It’s time to get your flu shot facts straight.
With flu season coming up shortly, you may be looking for solid data and stats to share with your staff. For those who have had the flu, there’s a common understanding of how miserable it can be. Chances are good that some employees have no problem getting their annual flu shot while others may hesitate.
There's a lot of misinformation out there about flu shots, including the "flu shot gives you the flu" and now the "flu shot will make you test positive for coronavirus." The excuses for not getting flu shots may seem endless, too.
Ready to cut through the noise and get just the flu shot facts?
We’ve got you covered.
In this post, you’ll find nothing but the facts, plus some of the best resources to share with employees about the flu and flu vaccinations.
Fact #1: The Flu Vaccine Doesn’t Give You The Flu
This may be the number one objection for those who avoid getting the flu shot every year. The truth is, the flu vaccine doesn’t have a live virus that could get you sick. The vaccine is made with inactivated viruses that aren’t infectious. Or, it’s created from a single gene of a flu virus that will produce an immune response without causing you to get sick.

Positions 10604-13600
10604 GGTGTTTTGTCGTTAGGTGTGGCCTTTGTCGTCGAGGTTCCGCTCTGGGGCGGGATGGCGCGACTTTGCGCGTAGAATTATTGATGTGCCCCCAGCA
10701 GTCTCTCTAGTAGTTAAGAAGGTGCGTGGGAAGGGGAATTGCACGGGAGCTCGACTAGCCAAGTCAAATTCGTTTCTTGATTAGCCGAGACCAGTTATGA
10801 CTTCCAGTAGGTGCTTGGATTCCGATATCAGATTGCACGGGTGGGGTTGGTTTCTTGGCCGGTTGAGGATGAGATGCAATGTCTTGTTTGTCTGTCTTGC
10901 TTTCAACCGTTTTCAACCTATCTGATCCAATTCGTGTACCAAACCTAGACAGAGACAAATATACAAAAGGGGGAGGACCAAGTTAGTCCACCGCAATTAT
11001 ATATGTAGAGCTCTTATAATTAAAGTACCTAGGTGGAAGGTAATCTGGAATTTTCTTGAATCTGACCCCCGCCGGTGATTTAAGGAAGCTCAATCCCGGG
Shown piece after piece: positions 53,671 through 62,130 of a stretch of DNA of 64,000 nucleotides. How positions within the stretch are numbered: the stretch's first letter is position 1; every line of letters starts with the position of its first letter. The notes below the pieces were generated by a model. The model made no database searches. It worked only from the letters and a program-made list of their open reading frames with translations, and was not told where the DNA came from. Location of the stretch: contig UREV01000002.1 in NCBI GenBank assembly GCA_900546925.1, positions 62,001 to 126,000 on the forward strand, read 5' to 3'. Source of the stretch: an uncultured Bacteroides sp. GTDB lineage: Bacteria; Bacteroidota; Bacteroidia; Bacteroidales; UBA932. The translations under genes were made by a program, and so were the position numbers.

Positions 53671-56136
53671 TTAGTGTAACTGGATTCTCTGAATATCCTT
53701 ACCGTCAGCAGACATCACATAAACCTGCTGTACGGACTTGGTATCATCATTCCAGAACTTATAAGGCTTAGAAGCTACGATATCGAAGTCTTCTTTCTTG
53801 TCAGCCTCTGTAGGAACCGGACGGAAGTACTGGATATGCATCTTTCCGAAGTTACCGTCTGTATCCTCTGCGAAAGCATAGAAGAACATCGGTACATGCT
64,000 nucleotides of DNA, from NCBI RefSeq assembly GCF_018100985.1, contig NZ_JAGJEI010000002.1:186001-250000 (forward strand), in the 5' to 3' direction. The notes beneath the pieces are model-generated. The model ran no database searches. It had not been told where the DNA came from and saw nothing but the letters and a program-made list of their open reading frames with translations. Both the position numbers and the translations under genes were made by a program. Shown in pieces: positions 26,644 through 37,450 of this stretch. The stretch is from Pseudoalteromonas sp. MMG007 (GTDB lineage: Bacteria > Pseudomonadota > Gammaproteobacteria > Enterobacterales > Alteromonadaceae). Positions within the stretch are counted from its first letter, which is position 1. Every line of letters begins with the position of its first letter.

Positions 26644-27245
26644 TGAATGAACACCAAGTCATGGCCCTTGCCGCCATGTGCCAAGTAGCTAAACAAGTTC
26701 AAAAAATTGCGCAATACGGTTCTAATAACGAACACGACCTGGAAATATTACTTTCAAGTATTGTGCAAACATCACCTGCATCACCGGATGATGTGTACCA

Fact #2: The Flu Shot Won’t Make You Test COVID-19 Positive
Perhaps one of the newest rumors to hit the flu shot “facts” published on the internet is this one: The flu vaccine makes you test positive for COVID-19. According to the National Academy Of Sciences, that is flat-out wrong. The fact is that seasonal influenza and coronavirus are two different viruses. Flu shots create antibodies to protect you from coming down with the flu. These are quite different from the ones your body would make to fight off coronavirus. An antibody test is a way to tell for sure if you have had COVID-19. It doesn’t detect flu antibodies.
Fact #3: The Chronically Ill Can Get the Flu Shot
If you suffer from a chronic condition like diabetes or another serious health issue, it’s important to at least consider your yearly flu vaccine. Some studies have found those with heart disease who receive a flu shot have lower rates of certain cardiac issues. It can also lessen the severity of the flu or hospitalization rates for those with chronic lung disease as well.
Fact #4: Flu Shots Protect Pregnant Women
The flu vaccine is one of those health precautions recommended for pregnant women. According to the CDC, pregnant women who get vaccinated cut their risk of flu-associated acute respiratory infections by about one half. Additionally, other studies have found that while it protects a woman and her baby during pregnancy, it also protects the baby from flu postpartum, too. Early treatment for flu symptoms during pregnancy is important, too — preferably within 48 hours of symptoms starting.
Fact #5: Flu Vaccines Reduce the Severity of the Flu
Studies show that flu vaccinations are known to reduce how serious flu symptoms get. A 2018 study of hospitalized flu patients showed that vaccinated patients were 59% less likely to be taken into the ICU than those who were not vaccinated. That means less time in bed and less time is taken off work, too.
Fact #6: As Long As a Flu Circulates, A Shot Helps